The drumming on this album is nothing short of incredible. There are near-constant debates as to whether Sean Reinert's machine gun sounding drums on Human, as evidenced by the introduction to Flattening Of Emotions, are better or whether Gene Hoglan's relentless work is better and the truth is neither of them are better than the other. Both put in thrilling performances with highly technical drum beats and fills thrown in left right and centre, with Sean's performance on Human being a little more contained than Gene's flashy drumming on this album. Mentally Blind shows off his ability to let loose with double bass drumming better than almost any drummer out there but he is not afraid to mix his performance up a bit as is found in The Philosipher. All the way through this album there are constant speed changes that never fail to drop the listener's jaw right to the ground. Gene Hoglan gets the job done on this album with emphatic style. Holding up the other end of the rhythm section is Steve Digiorgio with his fretless bass guitar whose instrument does not, for once, go unheard as the production job is handled masterfully by Scott Burns. He also puts on a great show, with his bass lines usually following the guitars for the most part but this is as expected with metal and it is just nice to be able to hear the work of a bassist for once.
The guitar work has always been the centrepiece of any Death release and on Individual Thought Patterns this is shown off constantly. From the tapping intro to The Philosopher to the crushing riffs of the album's shortest song, Nothing Is Everything, back to The Philosopher's stop-start riff, this is as varied an album as a pair of guitarists could hope to concieve. Andy LaRocque and Chuck Schuldiner handle the guitars on this album and both are as talented as each other with each guitarist having numerous solos and fills on the album from Andy's incredible work on In Human Form to Chuck's aforementioned shining moment during the intro to The Philosopher. The riffs have a huge amount of contrast to them as the songs consistently jump from fast tremolo picking to more deliberate, slower paced riffs and each one never fails to shred your face off. This is one album where the guitar work is completely flawless from the opening moment right through to a thrilling conclusion. Chuck also handles the vocals on here, as with every Death album, and his performance is something to be proud of. His voice was fast ascending in pitch by this point, which would later culminate in the manic shrieking found on The Sound Of Perseverance, but this is the last traces of the low tones that populated earlier Death albums. His lyricism on this album is something really rather special. Chuck had just as much talent with a pen as he did with a guitar, continuing the journey through his mind and his thoughts on various topics that began on Spiritual Healing. Chuck was a philosopher, through and through, as is evidenced by the lyrics to songs such as Mentally Blind and Trapped In A Corner. The lyrics are just the icing on an already perfect cake.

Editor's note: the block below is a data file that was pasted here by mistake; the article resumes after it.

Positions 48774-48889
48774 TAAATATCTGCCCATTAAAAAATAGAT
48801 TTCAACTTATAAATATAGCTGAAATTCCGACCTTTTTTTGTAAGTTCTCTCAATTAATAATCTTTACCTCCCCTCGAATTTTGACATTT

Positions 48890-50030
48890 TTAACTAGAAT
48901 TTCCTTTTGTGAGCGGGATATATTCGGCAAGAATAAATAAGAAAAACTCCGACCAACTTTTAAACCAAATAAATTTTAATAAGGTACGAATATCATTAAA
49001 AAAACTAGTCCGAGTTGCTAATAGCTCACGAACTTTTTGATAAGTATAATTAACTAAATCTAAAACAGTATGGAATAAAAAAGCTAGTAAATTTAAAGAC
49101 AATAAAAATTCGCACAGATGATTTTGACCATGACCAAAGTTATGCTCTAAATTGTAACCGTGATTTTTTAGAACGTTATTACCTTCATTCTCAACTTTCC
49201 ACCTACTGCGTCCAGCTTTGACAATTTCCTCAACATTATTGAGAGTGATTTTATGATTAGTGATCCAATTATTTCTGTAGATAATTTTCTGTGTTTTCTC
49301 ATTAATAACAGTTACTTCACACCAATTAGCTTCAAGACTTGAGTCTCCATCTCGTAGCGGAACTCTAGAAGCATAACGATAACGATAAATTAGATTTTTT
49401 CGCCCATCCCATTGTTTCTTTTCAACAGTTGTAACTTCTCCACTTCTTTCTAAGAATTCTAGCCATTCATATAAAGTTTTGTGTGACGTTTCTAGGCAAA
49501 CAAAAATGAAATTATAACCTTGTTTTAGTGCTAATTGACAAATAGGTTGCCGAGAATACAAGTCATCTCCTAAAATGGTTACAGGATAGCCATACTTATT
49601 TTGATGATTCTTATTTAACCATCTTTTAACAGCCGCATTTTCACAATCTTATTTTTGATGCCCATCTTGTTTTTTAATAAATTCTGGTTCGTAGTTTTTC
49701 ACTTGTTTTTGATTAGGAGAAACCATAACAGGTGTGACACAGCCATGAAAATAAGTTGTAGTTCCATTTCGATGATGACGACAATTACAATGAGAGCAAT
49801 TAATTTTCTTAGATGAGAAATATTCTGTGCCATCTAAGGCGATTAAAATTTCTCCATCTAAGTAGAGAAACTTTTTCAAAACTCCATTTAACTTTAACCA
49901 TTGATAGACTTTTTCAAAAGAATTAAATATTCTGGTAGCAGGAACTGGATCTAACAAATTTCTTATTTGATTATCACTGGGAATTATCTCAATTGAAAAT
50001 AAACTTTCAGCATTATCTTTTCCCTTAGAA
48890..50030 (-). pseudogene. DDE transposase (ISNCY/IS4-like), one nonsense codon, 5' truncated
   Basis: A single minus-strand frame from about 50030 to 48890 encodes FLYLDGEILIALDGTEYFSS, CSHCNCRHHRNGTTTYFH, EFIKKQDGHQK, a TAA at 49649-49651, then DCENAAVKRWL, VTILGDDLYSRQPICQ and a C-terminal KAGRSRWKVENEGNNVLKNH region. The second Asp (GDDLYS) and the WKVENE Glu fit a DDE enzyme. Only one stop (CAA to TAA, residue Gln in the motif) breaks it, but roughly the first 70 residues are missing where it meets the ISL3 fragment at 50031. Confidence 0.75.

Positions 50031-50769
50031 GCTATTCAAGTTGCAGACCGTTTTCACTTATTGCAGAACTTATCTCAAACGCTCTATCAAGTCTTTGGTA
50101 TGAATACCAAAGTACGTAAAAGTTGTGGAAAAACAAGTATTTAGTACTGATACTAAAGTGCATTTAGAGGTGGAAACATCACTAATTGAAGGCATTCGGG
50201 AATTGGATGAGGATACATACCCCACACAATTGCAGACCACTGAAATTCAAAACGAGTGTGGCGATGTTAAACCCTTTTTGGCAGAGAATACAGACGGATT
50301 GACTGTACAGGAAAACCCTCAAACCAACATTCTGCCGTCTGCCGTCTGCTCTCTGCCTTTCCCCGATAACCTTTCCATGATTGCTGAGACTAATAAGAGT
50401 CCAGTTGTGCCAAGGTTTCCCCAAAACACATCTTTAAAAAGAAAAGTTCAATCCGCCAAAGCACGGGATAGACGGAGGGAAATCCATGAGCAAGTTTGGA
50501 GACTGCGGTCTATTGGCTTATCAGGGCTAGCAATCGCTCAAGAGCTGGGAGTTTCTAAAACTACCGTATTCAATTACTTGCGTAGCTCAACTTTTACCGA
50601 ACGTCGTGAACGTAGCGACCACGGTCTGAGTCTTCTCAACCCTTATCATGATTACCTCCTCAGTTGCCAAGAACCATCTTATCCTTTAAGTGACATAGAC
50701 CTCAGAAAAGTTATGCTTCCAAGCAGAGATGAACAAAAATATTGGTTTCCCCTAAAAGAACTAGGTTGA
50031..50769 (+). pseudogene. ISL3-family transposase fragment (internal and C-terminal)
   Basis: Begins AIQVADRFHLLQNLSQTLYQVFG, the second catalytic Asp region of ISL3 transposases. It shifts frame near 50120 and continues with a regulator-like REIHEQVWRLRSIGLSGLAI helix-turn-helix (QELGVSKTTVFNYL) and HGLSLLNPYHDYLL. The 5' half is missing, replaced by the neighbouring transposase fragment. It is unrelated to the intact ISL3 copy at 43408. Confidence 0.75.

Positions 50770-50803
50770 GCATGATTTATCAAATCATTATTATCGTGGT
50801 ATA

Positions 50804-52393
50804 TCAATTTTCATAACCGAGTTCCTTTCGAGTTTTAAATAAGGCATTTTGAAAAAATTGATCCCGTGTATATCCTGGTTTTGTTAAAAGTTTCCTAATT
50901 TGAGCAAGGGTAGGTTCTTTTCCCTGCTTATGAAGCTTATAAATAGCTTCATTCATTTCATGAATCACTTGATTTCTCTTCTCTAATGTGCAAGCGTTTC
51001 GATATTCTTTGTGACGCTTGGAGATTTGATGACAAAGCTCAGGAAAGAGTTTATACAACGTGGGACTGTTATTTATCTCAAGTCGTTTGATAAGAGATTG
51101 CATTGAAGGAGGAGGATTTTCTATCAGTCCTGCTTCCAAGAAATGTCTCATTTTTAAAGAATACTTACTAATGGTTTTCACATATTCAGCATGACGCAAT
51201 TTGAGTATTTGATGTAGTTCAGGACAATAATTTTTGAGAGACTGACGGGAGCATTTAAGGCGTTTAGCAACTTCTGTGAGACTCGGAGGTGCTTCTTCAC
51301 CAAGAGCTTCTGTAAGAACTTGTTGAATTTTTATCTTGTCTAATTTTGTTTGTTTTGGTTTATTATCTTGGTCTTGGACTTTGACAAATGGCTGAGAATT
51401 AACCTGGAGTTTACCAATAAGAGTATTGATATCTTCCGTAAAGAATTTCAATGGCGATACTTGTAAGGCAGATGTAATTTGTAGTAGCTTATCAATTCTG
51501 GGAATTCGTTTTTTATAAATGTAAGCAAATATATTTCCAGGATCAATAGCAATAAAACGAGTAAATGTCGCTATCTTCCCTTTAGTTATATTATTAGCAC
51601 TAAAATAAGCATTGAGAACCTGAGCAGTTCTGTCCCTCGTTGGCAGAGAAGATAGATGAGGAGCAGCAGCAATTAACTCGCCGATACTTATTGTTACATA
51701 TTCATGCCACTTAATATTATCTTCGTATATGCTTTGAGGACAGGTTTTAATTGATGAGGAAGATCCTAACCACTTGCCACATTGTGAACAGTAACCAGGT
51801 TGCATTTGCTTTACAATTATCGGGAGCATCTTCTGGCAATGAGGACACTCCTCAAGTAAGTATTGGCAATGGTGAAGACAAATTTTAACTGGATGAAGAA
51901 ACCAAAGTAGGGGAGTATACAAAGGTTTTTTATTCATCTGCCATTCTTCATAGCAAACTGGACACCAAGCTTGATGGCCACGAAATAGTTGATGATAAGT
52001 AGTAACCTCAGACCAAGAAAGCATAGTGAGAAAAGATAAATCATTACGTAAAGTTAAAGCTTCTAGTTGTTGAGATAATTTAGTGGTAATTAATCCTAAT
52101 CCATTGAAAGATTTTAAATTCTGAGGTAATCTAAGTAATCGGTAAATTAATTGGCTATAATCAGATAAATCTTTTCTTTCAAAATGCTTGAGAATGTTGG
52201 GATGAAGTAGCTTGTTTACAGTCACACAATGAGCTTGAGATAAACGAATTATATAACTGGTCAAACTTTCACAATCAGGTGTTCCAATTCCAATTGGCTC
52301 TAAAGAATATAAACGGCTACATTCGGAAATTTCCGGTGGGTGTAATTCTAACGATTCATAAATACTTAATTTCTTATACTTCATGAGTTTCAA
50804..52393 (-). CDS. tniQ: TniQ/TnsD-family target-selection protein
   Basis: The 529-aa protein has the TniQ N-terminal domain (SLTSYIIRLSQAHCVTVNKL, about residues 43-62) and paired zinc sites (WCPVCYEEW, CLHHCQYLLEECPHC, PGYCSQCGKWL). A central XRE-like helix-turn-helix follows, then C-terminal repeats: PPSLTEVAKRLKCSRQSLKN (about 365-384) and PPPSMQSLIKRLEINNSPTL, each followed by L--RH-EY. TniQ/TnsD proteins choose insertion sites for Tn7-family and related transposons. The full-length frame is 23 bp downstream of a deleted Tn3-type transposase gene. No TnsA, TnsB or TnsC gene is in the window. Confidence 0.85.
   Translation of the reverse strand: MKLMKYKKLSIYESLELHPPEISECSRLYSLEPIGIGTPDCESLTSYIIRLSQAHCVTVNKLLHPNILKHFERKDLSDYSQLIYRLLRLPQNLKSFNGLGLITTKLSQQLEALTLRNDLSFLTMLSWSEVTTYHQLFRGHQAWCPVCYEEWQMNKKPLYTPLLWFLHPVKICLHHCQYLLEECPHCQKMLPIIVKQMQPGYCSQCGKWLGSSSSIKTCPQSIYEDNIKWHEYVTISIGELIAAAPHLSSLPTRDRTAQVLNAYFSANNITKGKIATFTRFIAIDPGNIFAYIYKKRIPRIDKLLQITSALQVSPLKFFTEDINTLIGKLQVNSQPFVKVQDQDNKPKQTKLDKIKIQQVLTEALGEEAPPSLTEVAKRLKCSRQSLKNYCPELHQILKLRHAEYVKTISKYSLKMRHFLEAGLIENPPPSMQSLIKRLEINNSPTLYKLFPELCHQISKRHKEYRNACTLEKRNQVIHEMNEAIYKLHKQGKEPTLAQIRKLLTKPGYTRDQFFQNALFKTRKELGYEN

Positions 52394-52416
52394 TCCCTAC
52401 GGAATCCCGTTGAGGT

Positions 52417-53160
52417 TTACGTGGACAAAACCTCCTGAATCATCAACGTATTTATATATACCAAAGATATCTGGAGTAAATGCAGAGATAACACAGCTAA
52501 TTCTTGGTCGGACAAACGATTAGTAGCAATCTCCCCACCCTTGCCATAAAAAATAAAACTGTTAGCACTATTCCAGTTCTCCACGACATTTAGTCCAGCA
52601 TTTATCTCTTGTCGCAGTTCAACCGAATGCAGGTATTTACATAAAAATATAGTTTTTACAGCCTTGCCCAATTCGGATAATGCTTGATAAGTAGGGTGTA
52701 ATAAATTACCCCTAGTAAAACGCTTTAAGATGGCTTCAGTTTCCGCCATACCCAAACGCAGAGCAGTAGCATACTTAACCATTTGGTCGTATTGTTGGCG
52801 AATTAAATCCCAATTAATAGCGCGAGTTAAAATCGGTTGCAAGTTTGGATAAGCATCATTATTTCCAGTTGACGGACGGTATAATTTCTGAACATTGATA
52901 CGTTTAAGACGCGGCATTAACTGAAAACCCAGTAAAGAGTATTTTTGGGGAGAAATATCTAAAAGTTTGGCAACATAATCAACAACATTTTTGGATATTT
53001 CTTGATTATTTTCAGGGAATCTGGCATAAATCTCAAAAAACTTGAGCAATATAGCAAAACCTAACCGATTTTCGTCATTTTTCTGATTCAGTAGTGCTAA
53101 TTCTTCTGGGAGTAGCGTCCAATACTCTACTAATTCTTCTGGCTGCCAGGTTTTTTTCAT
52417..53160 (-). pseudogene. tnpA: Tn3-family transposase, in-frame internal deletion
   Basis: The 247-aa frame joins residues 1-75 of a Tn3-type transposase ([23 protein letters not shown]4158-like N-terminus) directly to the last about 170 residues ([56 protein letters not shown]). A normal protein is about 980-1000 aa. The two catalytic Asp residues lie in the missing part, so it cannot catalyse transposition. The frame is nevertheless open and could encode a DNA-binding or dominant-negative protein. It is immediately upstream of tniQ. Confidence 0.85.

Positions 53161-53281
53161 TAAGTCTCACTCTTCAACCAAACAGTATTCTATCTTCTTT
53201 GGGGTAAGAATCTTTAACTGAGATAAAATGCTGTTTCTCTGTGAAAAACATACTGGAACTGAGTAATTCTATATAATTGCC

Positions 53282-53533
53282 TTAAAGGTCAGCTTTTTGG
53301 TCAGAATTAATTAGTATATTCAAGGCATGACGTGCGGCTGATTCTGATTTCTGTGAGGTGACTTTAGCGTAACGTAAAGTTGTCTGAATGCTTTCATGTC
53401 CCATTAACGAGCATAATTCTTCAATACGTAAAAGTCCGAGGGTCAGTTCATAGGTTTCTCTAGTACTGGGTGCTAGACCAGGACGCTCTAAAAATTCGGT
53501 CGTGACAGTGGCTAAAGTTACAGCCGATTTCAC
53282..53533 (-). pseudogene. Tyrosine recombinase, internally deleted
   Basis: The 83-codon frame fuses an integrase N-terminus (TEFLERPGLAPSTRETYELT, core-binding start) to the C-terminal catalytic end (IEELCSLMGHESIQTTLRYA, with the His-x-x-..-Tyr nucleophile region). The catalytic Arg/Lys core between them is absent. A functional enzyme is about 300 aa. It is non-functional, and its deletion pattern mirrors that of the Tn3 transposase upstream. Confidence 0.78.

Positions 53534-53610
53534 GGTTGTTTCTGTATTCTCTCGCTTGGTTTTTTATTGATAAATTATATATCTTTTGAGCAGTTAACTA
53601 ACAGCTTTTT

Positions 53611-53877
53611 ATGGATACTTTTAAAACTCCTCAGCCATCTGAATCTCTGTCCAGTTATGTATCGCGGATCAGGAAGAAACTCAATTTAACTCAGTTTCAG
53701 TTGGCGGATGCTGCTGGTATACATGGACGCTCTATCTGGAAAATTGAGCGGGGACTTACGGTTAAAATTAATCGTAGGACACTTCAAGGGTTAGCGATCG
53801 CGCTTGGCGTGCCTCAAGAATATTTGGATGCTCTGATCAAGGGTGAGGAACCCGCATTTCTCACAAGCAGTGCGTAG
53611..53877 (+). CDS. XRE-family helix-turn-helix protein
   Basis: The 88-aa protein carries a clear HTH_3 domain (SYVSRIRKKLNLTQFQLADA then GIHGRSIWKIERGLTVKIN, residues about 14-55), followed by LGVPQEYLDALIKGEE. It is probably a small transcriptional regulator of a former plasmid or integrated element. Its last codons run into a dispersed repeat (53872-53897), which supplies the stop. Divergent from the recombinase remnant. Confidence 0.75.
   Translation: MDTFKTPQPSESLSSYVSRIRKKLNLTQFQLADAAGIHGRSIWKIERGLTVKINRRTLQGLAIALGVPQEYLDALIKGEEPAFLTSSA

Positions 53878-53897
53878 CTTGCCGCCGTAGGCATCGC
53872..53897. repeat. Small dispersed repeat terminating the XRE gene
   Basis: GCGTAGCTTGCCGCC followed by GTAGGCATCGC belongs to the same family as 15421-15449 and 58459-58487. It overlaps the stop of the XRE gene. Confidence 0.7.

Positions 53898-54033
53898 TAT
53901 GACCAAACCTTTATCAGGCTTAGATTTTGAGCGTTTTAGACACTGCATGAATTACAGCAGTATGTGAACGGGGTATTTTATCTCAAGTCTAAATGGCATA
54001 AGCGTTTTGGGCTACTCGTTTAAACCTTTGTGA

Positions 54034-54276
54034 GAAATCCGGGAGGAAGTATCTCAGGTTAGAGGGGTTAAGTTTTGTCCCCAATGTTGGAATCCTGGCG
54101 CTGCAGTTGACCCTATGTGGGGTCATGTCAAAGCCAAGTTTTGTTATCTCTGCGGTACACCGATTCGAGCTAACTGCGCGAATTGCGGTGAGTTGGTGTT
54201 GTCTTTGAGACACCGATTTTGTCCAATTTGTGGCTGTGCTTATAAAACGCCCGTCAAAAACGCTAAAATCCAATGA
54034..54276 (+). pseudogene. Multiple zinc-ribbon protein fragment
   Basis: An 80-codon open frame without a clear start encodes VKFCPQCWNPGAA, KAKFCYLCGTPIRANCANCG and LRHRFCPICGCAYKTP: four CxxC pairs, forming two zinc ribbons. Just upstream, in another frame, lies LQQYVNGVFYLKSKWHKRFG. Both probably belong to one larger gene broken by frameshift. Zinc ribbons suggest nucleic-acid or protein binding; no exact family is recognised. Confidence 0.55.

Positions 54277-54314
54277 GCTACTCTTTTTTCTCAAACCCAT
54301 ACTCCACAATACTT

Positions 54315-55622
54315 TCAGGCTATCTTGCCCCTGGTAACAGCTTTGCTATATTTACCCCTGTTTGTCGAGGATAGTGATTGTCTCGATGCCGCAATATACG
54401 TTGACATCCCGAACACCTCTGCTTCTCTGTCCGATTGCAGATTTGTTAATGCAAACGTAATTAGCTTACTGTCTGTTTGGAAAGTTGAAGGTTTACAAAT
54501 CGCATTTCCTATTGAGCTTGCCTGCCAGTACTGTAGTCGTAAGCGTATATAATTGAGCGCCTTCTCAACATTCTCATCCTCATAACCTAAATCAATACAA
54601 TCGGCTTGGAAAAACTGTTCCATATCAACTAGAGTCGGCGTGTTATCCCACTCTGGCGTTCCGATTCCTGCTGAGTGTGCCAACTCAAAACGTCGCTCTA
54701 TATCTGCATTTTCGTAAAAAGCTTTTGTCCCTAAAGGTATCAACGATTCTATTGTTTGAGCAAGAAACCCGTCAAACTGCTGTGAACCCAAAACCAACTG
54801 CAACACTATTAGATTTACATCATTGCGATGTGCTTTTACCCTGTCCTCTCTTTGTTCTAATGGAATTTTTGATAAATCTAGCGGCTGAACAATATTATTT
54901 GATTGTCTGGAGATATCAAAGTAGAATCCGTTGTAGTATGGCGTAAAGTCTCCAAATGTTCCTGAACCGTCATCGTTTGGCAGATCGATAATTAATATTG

This album is as close to perfection as can be found and paved the way for something even greater that came about with the very next album, Symbolic. The only minute criticism that can realistically be found with this album is that it does not have enough truly catchy moments to it, instead shifting up so many styles in the blink of an eye that there is little to truly latch onto. It will take many a number of listens for moments to stick in your head from this album as opposed to Human which instantly hooked you in. In many ways this built upon Human but that album was just such a whirlwind and still pulled you in within mere minutes that Human slightly tops this. However, Individual Thought Patterns is brilliance incarnate that no death metal fan should go without.